On to the latest in Mel's books!
First up, in the "well, ain't that a little peculiar?" category, Kevin Wilson's The Family Fang. Okay, you've got Child A (Annie) and Child B (Buster), who are the progeny of the Fangs, a couple of performance artists who have been staging unexpected pieces using their children since they first saw the fascinated horror on the faces of the patrons waiting in line behind baby Annie as she wailed on Santa's lap. As adults, Annie and Buster turn to more conventional forms of self-expression (acting and writing) but are still inexorably drawn into their parents' weird and weirdly compelling orbit. Does it sound weird? It's weird. But not precious or "quirky," which I feared reading the premise. I trusted the recommendations, though, and was so glad I did. Despite the Art, this is ultimately a very good novel about families, growing into your own identity, and how people screw each other up and shore each other up, sometimes at the same time.
I am surprised that this is the first time I've actually blogged about Susan Mallery, since I've read basically every word she's ever published. In particular, I've gobbled up all of her Fool's Gold series (a small town in California with a sever man shortage, leading to a nicely empowered town full of pretty single women who gradually pair off with hunky men who drift in.) Her latest about this town is a trilogy about the Hendrix triplets: Only Mine, Only Yours, and Only His. This month I listened to all three of these, narrated by Tanya Eby. so that was approximately 25 hours of Dakota, Nevada, Montana (the triplets) and their men. She's a brightly-voiced narrator with great pacing, so I routinely enjoy her work. The only down side in all this was that Eby's voices for each hero-heroine pair are basically the same, so listening to these all together got a bit run-on-ish. I was therefore particularly impressed with Mallery, giving them all such distinct but interwoven characteristics - in the previous Fool's Gold books, I couldn't really keep them straight (not that it was necessary), so I feared they would be too similar when it came to their own stories. Mallery uses their time off in college wisely - especially with the last novel - to make their issues unique and their romances well-tailored to each woman. Now I need to keep an eye out for the next ones, to see whether the new librarian, the fire chief, or the goat farmer will be the woman to hook up with the remaining Hendrix siblings - the single dad math teacher and the heretofore-unseen deployed soldier. (My bet: math + goat, army + library, and someone tertiary for the fire chief.)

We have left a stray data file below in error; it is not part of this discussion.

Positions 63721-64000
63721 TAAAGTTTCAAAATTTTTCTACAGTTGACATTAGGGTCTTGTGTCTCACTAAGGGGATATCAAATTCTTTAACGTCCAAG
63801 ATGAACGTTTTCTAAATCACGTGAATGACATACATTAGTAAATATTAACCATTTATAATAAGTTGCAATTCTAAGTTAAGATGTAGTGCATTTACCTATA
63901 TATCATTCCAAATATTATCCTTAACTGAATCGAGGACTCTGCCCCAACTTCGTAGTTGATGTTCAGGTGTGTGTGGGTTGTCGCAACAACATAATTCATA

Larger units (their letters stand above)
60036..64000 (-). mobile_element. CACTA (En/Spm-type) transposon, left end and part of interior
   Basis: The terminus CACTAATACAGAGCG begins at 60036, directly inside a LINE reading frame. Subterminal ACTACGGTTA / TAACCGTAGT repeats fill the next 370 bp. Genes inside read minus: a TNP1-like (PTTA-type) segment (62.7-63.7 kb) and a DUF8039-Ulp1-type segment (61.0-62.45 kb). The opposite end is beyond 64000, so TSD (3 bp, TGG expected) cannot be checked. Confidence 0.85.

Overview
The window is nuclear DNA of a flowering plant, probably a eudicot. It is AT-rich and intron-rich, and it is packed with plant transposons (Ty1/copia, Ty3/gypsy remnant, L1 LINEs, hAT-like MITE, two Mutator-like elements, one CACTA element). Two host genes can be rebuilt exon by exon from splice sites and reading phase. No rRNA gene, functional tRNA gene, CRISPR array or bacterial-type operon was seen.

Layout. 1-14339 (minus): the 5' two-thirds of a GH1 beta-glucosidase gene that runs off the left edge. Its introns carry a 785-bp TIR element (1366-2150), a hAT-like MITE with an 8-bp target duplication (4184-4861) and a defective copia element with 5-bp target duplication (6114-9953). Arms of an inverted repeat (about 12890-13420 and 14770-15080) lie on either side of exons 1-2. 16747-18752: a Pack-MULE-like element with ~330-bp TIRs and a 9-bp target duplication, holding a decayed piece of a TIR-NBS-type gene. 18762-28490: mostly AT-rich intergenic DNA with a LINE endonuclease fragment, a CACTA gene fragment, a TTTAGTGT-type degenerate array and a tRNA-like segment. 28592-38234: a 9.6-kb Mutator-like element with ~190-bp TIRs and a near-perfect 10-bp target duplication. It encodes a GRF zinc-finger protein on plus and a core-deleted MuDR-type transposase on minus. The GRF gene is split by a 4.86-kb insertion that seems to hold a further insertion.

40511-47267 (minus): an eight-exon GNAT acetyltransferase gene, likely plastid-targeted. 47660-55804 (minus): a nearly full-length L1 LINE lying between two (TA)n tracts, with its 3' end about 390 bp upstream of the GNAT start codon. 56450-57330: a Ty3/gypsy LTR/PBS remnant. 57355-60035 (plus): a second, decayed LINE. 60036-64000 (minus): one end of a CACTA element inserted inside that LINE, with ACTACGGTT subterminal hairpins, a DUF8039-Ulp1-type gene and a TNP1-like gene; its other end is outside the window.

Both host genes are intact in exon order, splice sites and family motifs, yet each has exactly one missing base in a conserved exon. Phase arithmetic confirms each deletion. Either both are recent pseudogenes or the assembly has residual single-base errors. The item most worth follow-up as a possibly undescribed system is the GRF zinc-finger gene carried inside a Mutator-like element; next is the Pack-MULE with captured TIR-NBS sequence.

And for further adventures in series reading, I grabbed I Shall Wear Midnight by Terry Pratchett. This is his YA take on his Discworld books, centering around young witch Tiffany Aching. Now, I haven't read much of the adult Discworld stuff, but I do so enjoy the Hag o' the Hills and her many adventures with frying pans and stick-on warts and underworld creatures. My kids did, too, and normally I'd try to get this on audio so we could listen during a road trip, but: no road trips, and the library only had hardcover, so. (That's my subtle way of saying I'd rather read than spend time with my sons, even if I'm reading to them during that time. What? They know I love them and stuff.) Once I'm through the next 800 hours of the Game of Thrones books, and then everything I put off reading / listening to so I could enjoy/slog through Martin's stuff, I may just have to figure out how to enter Discworld without the whole thing toppling me through sheer volume. (Which, to Pratchett's credit, is probably a big side effect of YA and adult readers both who encounter Tiffany Aching's stories.)